March 24, 2016Cold email
[This is a guest post by Piotr Zaniewicz, CEO of RightHello]
Whether your startup will be successful depends largely on what you, the founder, are willing to do to kickstart your company’s sales early on in your company’s lifecycle.
One of Pinterest’s co-founders used to walk around Apple stores and set homepages to Pinterest to acquire their first users. But you don’t have to be so extreme.
I want to give you an easier strategy to get your first clients for your startup.
Get first clients from your network
A startup’s early stages is a time when you can do things that don’t scale. You don’t kickstart sales by starting a blog or organizing a SEM campaign, because you have no time to waste. You need early adopters as fast as possible.
How do you get them?
Browse your closest network connections to look for people that might be interested in your solution. Approach them in person, on social media or cold email and schedule customer interviews. Treat those interviews as an opportunity to validate:
- The problem you’re trying to solve (asking about the pains)
- The solution (offer several variations if possible)
- If it’s sellable (put a price on it and ask if they’d be willing to pay)
I recommend starting with 20 customer interviews. That’s what I did at the beginning of RightHello, and from that group I got my first 4 clients.
If your network search isn’t successful (or if you want to talk to more people), try approaching people at conferences.
If you do it wrong, it’s a shot in the dark. Take your time to pick the right events and it will become an interesting test to define the best type of customers for your business.
The good thing is, you might be able to perform customer interviews at the event, without even having to schedule additional meetings.
Always ask for referrals. Most people will know others that will be interested in your solution.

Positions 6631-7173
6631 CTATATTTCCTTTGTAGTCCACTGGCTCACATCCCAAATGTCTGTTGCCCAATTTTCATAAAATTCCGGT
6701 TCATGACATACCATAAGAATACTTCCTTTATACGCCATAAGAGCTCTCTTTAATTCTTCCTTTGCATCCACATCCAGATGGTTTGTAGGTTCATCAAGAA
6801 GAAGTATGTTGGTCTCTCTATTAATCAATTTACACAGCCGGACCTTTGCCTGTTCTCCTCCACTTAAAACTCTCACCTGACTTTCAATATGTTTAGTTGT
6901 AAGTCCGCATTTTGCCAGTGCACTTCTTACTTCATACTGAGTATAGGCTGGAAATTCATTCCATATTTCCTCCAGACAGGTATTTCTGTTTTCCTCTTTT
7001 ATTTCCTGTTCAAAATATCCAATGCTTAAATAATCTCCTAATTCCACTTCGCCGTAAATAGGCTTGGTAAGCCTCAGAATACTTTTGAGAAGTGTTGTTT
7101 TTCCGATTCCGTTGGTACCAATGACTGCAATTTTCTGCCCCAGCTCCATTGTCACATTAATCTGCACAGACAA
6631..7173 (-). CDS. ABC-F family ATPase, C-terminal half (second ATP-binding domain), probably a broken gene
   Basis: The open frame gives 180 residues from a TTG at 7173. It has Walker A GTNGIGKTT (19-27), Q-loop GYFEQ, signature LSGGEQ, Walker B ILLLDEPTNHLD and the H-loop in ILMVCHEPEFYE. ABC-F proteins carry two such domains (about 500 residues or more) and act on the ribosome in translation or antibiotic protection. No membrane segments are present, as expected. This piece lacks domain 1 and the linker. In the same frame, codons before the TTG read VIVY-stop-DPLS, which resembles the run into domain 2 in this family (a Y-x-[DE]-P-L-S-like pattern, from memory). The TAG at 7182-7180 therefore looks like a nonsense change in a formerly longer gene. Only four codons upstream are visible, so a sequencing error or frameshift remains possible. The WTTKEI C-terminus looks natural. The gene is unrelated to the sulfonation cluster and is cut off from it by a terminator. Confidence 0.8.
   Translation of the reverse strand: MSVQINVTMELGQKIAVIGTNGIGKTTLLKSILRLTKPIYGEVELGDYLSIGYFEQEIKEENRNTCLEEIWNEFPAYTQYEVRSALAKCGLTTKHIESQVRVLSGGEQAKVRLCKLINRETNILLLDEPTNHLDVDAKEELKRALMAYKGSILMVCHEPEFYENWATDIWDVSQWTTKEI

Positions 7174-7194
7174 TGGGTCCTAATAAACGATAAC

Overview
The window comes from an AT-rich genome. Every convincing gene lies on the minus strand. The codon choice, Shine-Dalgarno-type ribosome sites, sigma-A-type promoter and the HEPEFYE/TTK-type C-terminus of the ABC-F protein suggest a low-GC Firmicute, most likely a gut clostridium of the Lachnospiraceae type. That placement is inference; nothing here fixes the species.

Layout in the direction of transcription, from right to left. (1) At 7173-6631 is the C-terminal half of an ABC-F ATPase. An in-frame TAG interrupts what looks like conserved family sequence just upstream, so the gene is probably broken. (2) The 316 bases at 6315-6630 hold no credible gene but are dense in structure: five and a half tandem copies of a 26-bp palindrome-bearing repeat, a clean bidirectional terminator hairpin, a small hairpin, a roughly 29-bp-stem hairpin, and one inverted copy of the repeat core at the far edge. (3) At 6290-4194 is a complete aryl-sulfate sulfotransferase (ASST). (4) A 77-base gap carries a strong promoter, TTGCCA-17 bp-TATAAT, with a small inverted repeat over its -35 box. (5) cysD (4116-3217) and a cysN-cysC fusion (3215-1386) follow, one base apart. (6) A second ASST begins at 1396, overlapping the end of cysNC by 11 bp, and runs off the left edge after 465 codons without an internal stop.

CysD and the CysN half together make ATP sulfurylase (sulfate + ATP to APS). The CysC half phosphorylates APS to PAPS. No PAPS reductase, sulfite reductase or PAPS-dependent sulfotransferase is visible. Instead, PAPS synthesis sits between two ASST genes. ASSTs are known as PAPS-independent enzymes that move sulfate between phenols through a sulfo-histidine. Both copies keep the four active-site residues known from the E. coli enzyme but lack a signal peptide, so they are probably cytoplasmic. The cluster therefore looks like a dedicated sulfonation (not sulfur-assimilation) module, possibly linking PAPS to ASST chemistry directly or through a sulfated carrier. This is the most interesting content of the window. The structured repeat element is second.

If these tasks seem like the cherry on top of your already extremely busy life, it might help you to know how I managed my schedule when I was doing it. I booked a day of each week for sales activities only (connecting with people, following up, setting up appointments).
The rest of the week, I tried to get at least 1 appointment or call each day. It was just enough for me to stay on top of everything else happening in my company and still kickstart sales effectively.
Close feedback loop
The value of your first clients isn’t how much they pay you, but the information they give you. Your first clients are like a streaming service of invaluable feedback.
Information that they provide will give you a solid background of how customers view your solution, how they really use it and what you can do to improve it. It will help you define what you should focus on in product development.
In short, it’ll help you make something that your clients love. Keep a close feedback loop with your first customers, and remember that for them to tell you what you need, you have to overdeliver and give them all the value you can.
Revenue starts flowing in
And as revenue starts flowing in and you get more clients, you should start considering the next steps to building your sales process. What I did was get a co-founder that had big sales experience, which was the start of our now 6-people strong sales team.
Don’t sit around. Kickstart your company’s sales to get your first clients and get the intel you need to put product development on the right track from the start.